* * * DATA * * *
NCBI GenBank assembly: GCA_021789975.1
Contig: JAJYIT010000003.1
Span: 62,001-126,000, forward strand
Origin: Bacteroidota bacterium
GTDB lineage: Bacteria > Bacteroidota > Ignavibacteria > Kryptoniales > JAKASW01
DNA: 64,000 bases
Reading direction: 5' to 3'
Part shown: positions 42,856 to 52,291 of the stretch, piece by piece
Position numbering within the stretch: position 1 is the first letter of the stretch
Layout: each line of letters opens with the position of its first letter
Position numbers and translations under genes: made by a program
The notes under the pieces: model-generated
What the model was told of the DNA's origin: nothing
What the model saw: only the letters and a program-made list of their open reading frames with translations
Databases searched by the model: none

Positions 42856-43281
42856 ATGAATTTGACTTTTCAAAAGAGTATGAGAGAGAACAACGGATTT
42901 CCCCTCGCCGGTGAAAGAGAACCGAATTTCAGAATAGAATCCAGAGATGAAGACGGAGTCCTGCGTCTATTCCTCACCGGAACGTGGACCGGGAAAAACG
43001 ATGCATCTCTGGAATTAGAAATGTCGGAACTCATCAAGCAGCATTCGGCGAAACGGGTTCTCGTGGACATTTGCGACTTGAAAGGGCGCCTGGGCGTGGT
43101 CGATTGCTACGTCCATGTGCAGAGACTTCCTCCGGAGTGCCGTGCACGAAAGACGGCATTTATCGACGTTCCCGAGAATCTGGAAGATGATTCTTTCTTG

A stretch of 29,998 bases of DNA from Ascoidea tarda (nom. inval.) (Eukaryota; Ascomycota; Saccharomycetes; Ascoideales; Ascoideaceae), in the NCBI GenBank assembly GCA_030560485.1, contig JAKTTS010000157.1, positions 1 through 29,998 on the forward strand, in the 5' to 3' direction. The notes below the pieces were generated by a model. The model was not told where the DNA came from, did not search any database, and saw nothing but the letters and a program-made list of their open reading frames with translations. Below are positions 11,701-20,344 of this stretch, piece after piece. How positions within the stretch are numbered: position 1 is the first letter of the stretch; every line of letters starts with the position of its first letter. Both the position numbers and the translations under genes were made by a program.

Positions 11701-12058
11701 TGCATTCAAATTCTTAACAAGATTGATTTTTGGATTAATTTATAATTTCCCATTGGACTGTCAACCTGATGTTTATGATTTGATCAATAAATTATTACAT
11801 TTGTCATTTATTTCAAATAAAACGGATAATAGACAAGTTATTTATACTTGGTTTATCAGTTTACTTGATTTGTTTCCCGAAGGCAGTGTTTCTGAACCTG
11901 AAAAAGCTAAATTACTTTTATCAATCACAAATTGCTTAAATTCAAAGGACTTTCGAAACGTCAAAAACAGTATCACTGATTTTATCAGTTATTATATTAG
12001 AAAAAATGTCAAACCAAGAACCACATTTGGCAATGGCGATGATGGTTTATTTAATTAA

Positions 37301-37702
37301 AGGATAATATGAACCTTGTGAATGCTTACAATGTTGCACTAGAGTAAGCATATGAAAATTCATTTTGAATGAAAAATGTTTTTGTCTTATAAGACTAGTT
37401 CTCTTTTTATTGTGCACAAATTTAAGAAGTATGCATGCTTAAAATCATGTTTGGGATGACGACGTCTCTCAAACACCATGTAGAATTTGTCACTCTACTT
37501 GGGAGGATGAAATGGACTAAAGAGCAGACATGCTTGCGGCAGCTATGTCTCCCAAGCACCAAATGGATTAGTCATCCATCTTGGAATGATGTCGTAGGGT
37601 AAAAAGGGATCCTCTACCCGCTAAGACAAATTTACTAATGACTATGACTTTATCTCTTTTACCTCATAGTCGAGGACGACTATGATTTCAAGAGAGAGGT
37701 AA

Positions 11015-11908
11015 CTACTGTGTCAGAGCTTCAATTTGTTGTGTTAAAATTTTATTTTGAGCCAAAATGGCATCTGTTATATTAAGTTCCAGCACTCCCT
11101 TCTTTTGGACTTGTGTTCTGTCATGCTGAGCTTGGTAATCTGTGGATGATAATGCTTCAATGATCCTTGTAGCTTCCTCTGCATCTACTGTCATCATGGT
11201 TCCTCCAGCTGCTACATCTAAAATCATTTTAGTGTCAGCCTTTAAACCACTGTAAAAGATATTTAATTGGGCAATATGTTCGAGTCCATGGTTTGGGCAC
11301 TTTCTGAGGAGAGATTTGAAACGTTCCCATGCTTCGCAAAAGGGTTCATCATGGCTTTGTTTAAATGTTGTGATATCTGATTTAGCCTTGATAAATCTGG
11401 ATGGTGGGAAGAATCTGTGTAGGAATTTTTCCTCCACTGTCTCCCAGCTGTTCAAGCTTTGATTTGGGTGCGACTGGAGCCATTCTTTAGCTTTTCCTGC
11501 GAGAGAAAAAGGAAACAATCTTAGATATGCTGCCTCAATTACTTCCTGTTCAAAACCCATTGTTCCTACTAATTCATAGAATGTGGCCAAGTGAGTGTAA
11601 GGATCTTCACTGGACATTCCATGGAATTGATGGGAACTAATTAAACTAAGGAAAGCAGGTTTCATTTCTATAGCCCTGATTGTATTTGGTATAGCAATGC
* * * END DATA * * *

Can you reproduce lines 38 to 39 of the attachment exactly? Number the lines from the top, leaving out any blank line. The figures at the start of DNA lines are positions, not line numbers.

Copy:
11401 ATGGTGGGAAGAATCTGTGTAGGAATTTTTCCTCCACTGTCTCCCAGCTGTTCAAGCTTTGATTTGGGTGCGACTGGAGCCATTCTTTAGCTTTTCCTGC
11501 GAGAGAAAAAGGAAACAATCTTAGATATGCTGCCTCAATTACTTCCTGTTCAAAACCCATTGTTCCTACTAATTCATAGAATGTGGCCAAGTGAGTGTAA